Australia’s National Offshore Petroleum Safety and Environmental Management Authority (NOPSEMA) issued a direction to Esso Australia Resources on May 21…
Australia’s National Offshore Petroleum Safety and Environmental Management Authority (NOPSEMA) issued a direction to Esso Australia Resources on May 21, saying the company’s measurement methods at offshore production facilities were “inaccurate and unreliable.” This led to the company underestimating oil levels in produced water discharge.
This is the first time the authority has issued such a notice to an operator, highlighting the difficulties upstream companies face when trying to adhere to the measurement and reporting requirements in their environment plans.
In February 2017, NOPSEMA made recommendations to Esso after completing a series of inspections ending with the company’s Tuna platform. The authority followed up in February and March 2019 to verify compliance; however, it found that oil-in-water levels were still above the regulatory limits. In late May, NOPSEMA told Esso to make “whole-of-company” changes or it could face prosecution and fines of up to AUS$2.1 million.
Esso was given six mandates to implement at production facilities in eight licenses in the Gippsland Basin offshore Victoria. One of NOPSEMA’s stipulations was that, within 60 days, Esso must fully follow the manual ASTM D7066-04 (2017) detection method and ensure that produced water discharge does not contain more than 30 mg/l of oil. Furthermore, Esso will need to perform tests of its online detection method and have those verified by an independent third party to demonstrate that correct measurements are being taken.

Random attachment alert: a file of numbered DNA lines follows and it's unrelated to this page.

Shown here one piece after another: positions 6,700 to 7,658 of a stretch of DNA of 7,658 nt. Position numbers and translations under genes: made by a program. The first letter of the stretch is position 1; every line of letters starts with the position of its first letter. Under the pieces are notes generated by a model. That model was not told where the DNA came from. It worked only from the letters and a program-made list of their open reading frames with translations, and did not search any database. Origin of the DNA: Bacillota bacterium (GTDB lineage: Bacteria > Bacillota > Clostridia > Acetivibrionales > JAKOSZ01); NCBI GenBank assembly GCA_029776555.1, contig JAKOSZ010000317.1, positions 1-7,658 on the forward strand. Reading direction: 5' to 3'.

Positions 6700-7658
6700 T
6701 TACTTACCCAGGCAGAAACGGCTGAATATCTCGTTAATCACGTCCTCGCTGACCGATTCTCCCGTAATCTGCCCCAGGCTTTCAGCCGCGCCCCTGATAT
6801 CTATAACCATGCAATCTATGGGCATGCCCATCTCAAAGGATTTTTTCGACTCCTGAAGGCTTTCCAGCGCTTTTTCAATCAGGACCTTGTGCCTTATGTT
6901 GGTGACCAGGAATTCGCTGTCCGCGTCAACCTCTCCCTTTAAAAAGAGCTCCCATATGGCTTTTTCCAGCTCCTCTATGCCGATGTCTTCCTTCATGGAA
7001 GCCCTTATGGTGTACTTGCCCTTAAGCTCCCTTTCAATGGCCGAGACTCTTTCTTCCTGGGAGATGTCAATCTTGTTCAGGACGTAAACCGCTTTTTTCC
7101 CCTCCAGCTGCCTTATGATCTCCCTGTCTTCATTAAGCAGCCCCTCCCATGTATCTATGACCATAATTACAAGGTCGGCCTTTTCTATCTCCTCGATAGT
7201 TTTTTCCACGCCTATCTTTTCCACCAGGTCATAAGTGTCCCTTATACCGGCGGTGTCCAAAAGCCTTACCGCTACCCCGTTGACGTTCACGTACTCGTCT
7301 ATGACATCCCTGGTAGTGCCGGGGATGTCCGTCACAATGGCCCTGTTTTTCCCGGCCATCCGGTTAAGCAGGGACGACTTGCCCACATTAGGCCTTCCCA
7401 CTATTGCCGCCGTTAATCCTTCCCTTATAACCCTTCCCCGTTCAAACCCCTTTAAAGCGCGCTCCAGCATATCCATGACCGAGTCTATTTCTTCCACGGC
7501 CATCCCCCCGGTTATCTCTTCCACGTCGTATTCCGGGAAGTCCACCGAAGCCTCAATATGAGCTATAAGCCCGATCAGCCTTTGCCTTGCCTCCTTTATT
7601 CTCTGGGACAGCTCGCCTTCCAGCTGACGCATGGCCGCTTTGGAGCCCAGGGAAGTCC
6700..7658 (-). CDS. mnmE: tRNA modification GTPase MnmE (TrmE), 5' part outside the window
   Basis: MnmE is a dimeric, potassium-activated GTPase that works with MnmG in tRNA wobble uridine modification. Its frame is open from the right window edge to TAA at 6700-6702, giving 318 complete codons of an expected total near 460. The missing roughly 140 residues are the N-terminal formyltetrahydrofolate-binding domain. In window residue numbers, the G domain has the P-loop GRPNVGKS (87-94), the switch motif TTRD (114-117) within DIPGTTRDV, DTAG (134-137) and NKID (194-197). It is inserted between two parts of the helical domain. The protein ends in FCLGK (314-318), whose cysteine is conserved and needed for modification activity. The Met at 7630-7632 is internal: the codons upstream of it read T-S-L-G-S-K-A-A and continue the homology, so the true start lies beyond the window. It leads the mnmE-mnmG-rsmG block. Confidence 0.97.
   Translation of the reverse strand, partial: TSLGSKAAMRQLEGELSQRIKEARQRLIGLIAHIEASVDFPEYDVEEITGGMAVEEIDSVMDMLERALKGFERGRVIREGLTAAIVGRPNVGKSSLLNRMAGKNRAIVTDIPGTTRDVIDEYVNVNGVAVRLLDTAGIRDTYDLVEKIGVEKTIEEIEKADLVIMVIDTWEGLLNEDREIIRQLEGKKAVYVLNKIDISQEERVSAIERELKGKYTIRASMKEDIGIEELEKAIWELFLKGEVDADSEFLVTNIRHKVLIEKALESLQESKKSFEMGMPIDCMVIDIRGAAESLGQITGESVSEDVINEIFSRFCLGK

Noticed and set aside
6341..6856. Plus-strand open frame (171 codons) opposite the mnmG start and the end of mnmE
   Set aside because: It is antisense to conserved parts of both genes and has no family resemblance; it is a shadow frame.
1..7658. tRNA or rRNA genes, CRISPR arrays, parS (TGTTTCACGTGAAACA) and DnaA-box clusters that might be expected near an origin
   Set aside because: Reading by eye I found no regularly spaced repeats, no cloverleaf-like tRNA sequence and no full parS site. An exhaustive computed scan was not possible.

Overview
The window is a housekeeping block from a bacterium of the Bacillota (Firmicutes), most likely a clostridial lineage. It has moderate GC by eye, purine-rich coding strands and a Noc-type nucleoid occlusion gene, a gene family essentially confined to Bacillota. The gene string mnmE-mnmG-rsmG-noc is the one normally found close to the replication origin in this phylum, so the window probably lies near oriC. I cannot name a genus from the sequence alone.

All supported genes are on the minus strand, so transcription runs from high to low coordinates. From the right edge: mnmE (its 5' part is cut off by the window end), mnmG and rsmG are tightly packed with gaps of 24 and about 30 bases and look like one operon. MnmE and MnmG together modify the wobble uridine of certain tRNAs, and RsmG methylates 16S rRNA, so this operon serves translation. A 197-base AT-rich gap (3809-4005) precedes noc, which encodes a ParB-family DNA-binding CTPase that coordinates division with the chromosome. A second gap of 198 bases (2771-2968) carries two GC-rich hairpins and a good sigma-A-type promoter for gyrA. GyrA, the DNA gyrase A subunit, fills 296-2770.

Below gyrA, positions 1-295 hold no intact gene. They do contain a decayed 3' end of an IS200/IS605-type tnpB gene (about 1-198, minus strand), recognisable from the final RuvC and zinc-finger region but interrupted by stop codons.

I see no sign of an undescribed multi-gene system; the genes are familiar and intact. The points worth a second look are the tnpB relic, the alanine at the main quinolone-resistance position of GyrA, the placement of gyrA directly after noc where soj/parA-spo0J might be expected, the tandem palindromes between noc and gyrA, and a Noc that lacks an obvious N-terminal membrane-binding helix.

While Esso is the first to be issued a direction for noncompliance related to measurement and reporting of oil in water, it is not the only operator facing time-consuming or costly challenges in this area. One issue is that no remote, online monitor is reliable enough to continuously measure oil in water. This is a problem at unmanned platforms, Dr. Lisabeth Wagner, Drilling Operations Engineer for Inpex Australia, told Water in Oil.
“Also, the requirement to check the performance of the online method on a regular basis usually results in recalibration and additional work due to the requirement to take manual samples. This is an issue for most operators,” she said. “As soon as any of the production conditions change – for example, if a different well is brought online or the production flow rate changes – the online method has to be recalibrated.”
Esso’s communications and media adviser, Travis Parnaby, told Water in Oil that the company is now evaluating how it can efficiently and effectively address NOPSEMA’s direction. He also said that “while we accept that improvements can be made to our produced water measurement, our recent study at the Tuna platform, peer reviewed by CSIRO [Commonwealth Scientific and Industrial Research Organisation], showed that impacts to the marine environment from produced formation water are lower than predicted in our accepted environment plan.”